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Kovacevic: Are these Penguins serious?

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Christopher Horner | Tribune-Review
The Penguins' Jarome Iginla roughs up the Islanders' Casey Cizikas during the third period Wednesday, May 1, 2013, at Consol Energy Center.
By Dejan Kovacevic
Wednesday, May 1, 2013, 11:21 p.m.
 

It was Game 1, it's only the first round of the Stanley Cup playoffs, and there are many, many more laps of the rink to go. But at least this much could be definitively discerned from the Penguins' 5-0 throwdown of the Islanders on Wednesday night:

These guys are fairly serious about this whole Cup thing, huh?

No, really.

If your team is in the playoffs to live off skill and speed alone, you might see a power play that tinkers with tic-tac-toe passes.

Or you can simply set up Jarome Iginla for a patented Howitzer from the point that nearly knocks Evgeni Nabokov into oblivion, striking him in the upper part of the mask and felling him momentarily.

“Oh, those masks are pretty strong,” Iginla said with a grin. “But, yeah, I got it in the sweet spot, and what happened … that's part of the game.”

The guy at the other end?

“No sympathy,” Marc-Andre Fleury said. “I don't know if I should say that. … It does ring, sure. I had a few. When you get hit really hard, it rings your ears, and the straps on your mask pop off. But it's playoffs.”

Sure is.

If your team is in those playoffs to live off legitimate five-line depth, you might see a rookie's legs shaking with his first shift.

Or you can see baby-faced Beau Bennett — commendably inserted by Dan Bylsma — storm around the defense, size up Nabokov from a severe angle and whiz a shot — where else? — right by his head for the first goal.

Hey, if your keeper's hurt, take him out.

“I'm just looking for the shot, honestly,” Bennett said. “There was a little slot there, and I was fortunate enough to hit it.”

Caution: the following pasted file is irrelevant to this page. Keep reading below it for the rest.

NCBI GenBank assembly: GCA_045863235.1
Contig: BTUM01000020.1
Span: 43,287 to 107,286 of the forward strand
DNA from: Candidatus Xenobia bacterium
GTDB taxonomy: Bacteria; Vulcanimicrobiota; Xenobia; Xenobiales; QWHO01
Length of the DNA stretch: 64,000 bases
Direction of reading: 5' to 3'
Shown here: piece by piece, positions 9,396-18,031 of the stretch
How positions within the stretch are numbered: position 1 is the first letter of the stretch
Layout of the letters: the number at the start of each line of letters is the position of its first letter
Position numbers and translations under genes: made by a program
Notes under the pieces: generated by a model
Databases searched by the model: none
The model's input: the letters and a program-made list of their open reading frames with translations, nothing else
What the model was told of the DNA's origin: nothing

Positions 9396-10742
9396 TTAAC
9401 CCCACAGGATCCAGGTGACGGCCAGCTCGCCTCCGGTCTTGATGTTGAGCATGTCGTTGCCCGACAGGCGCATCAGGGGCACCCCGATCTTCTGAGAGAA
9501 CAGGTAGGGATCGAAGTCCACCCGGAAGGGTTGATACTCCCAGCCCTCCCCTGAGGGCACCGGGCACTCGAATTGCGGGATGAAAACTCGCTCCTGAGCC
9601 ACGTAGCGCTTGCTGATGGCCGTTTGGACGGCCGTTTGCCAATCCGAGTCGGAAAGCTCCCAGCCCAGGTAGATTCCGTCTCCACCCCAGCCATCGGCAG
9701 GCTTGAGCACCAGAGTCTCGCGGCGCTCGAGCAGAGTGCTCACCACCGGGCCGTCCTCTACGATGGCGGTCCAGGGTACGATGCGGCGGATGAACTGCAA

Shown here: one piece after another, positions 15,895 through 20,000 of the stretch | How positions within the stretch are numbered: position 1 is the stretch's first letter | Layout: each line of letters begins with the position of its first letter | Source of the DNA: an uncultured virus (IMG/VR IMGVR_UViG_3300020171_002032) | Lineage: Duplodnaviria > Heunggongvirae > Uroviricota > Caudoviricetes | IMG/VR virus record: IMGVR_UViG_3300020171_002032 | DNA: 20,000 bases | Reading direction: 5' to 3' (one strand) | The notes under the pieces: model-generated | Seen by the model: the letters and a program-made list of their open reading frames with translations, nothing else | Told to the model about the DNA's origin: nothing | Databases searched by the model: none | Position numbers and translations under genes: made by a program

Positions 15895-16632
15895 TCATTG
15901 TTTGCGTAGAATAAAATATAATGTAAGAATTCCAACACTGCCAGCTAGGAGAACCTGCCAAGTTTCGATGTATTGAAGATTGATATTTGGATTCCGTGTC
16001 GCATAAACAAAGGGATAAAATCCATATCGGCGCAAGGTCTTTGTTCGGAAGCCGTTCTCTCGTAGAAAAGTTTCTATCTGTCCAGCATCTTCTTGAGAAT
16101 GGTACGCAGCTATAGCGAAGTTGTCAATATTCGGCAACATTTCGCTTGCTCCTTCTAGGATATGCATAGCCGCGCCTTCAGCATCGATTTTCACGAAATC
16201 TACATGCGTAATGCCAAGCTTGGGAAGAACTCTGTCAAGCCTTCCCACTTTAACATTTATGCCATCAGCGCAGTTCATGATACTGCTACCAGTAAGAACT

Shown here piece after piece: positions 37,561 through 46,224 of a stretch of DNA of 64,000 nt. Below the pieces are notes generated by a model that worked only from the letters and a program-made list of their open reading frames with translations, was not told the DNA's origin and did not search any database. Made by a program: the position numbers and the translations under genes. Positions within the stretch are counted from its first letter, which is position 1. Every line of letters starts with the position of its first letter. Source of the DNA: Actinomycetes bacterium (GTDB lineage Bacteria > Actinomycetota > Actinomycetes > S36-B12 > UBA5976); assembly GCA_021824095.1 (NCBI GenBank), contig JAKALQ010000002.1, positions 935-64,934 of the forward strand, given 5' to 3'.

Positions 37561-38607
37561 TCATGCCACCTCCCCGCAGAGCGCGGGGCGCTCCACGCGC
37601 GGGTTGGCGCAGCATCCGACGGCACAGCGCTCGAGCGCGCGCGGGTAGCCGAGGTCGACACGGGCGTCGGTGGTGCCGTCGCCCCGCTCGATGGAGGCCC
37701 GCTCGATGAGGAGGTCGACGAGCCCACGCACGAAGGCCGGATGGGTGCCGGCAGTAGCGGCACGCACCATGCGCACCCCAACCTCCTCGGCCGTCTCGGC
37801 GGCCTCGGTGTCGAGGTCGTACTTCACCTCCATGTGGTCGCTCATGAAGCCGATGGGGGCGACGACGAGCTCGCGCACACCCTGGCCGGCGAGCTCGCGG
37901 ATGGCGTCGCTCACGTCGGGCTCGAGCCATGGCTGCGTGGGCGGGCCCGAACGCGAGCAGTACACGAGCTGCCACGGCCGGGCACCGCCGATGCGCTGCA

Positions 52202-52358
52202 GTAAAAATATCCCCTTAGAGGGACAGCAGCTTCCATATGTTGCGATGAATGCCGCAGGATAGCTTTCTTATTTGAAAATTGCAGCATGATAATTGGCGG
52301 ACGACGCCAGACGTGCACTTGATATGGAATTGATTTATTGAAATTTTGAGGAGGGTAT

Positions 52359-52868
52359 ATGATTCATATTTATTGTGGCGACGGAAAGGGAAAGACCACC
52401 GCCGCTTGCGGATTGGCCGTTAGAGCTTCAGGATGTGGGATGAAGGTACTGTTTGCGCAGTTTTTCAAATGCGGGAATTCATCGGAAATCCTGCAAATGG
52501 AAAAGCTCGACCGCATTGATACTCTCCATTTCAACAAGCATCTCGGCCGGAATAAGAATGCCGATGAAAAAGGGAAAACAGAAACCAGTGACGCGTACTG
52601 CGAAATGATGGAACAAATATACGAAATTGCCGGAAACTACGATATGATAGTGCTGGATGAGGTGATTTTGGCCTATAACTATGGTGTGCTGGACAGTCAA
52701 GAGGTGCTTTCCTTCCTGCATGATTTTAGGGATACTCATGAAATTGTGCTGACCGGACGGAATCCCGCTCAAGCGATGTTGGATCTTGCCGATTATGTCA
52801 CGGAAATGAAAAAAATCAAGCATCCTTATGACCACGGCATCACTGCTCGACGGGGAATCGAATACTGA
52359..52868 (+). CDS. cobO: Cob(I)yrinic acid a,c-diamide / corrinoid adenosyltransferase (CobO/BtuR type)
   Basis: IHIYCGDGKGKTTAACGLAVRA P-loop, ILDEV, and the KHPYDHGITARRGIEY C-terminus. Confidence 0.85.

And those jitters?

“When I went out there, I was pretty amped up. But there was no time for that.”

If your team is in the playoffs to pace itself and cause the least amount of trouble, you might see everyone avoiding Nabokov or handling him with kid gloves.

Or you can watch Craig Adams virtually steamroller him to set up a Pascal Dupuis fourth-crack goal.

“Our guys played hard,” Dupuis said.

If your team is in the playoffs to live off its unrivaled firepower, you might see forwards cheating up ice on breakouts, turnovers at the blue lines and other selfish stupidity. Think Philadelphia, circa 2012.

Or you can watch Evgeni Malkin chip the puck off the glass much the way you'd expect from … oh, Tanner Glass.

“You just want to make the easy play, the sure play,” Mark Eaton said. “Stars, too.”

If your team is in the playoffs buoyed by having the best player in hockey replaced by the best player in hockey, you might look down your nose at the legit MVP candidate on the other side.

Or you can bury poor John Tavares at pretty much every turn, whether it's Matt Cooke sending him flying backward, Kris Letang flattening him with the left shoulder on a 50/50 puck or Brenden Morrow pile-driving him spark a late melee.

“That'll be a big part of this series,” Morrow said, thoroughly unapologetic. “We know what he can do. We can't let him.”

Tavares finished with zero shots.

And, oh yeah, if your team is in the playoffs with a cozy lead through one, a bigger lead early in the second, the Consol Energy Center din as loud as ever … well, you get it.

You pour it on.

You watch Glass score, for crying out loud.

You step on the head, or you just shoot at it and keep shooting, whichever works.

Well, not to be the downer, but I'll remind: This was Game 1.

Ray Shero and Bylsma have been pushing a theme of “4” for several months now, and that was formalized with the printing of “4” T-shirts the players were sporting after the morning skate.

A fourth Stanley Cup?

Nope. Just four wins. Enough for a series.

And after going down in the first two rounds to Montreal, Tampa Bay and Philly in the three springs since that third Cup, that seems not only like a healthy approach but a mandatory one.

These Islanders won't run and hide. Anyone who thinks they will wasn't paying attention to the NHL's seventh-highest scoring team and all that Tavares and mates — including some of the game's fastest wingers — were able to create. They're tough and resilient, and coach Jack Capuano immediately promised he'll test the depth, too: “Our 20 guys didn't get it done. But we'll be back.”

If your team is in the playoffs with truly serious intent, it'll be smart enough to grasp that.

 

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